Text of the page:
Review – Dames at Sea, Union Theatre

Wednesday 3 August 2011

Andrew says sometimes there’s just no point talking to Phil.

Phil says sometimes there’s just no point talking to Andrew. Read the rest of this entry »

Review – La Cage Aux Folles, Longacre Theatre

Tuesday 20 April 2010

Start spreading the news.  We’re not leaving today.

No. People are always telling us we’re not going anywhere and how true this has proved to be.

We were due to have shuffled off our Broadway moniker and headed back to blighty yesterday evening and  La Cage Aux Folles was to have been our last theatrical outing.

But an Act of God (or possibly Lord Webber – is there really a difference?) has kept us here for the forseable.   So now having spent hour upon hour holding on the phone to Virgin Atlantic we’re so far behind with our posts we’re going out of synch to report on the fabulously glittering opening night of this Menier transfer. Read the rest of this entry »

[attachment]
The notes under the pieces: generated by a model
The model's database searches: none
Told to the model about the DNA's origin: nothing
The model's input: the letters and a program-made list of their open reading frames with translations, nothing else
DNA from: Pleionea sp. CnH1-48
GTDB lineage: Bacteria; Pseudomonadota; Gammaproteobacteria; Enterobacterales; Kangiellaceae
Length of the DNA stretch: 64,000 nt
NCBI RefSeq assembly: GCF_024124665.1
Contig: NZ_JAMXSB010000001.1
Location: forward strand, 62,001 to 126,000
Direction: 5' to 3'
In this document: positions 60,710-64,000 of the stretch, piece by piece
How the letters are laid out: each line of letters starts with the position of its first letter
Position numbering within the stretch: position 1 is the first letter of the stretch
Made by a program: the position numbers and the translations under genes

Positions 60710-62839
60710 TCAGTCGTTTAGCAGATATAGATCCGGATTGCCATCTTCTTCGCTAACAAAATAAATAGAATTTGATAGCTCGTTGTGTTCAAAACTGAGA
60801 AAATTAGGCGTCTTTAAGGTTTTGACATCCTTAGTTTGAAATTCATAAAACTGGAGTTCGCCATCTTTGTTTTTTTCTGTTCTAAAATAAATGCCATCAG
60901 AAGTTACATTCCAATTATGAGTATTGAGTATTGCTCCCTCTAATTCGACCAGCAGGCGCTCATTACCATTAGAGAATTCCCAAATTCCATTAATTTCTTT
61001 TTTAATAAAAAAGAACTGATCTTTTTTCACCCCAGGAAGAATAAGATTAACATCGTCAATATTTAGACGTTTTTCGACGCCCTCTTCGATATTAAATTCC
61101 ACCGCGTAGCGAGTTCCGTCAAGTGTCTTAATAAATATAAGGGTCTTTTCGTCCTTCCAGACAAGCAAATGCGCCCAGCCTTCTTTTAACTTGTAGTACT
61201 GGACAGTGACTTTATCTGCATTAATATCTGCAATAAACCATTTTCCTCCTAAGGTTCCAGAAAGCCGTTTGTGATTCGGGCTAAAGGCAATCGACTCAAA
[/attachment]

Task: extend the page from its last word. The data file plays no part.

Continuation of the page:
Review – Sweet Charity, Menier Chocolate Factory

Monday 23 November 2009

Regular readers of the Whingers’ comments sections may have noticed Sir Andrew Lloyds Credit Crunch complaint that “I pay you to WHINGE, not CRAWL.”

Perhaps this will at least, in part, justify the regular charitable direct debit paid into the Whingers’ joint bank account (Andrew to Phil – what bank account? Do we have a bank account?). But, Sir Andrew, before you withdraw your generous remunerations entirely, you should know that what follows is a perfectly balanced combination of both the W word and the C word. Read the rest of this entry »

Follow

Get every new post delivered to your Inbox.

Join 342 other followers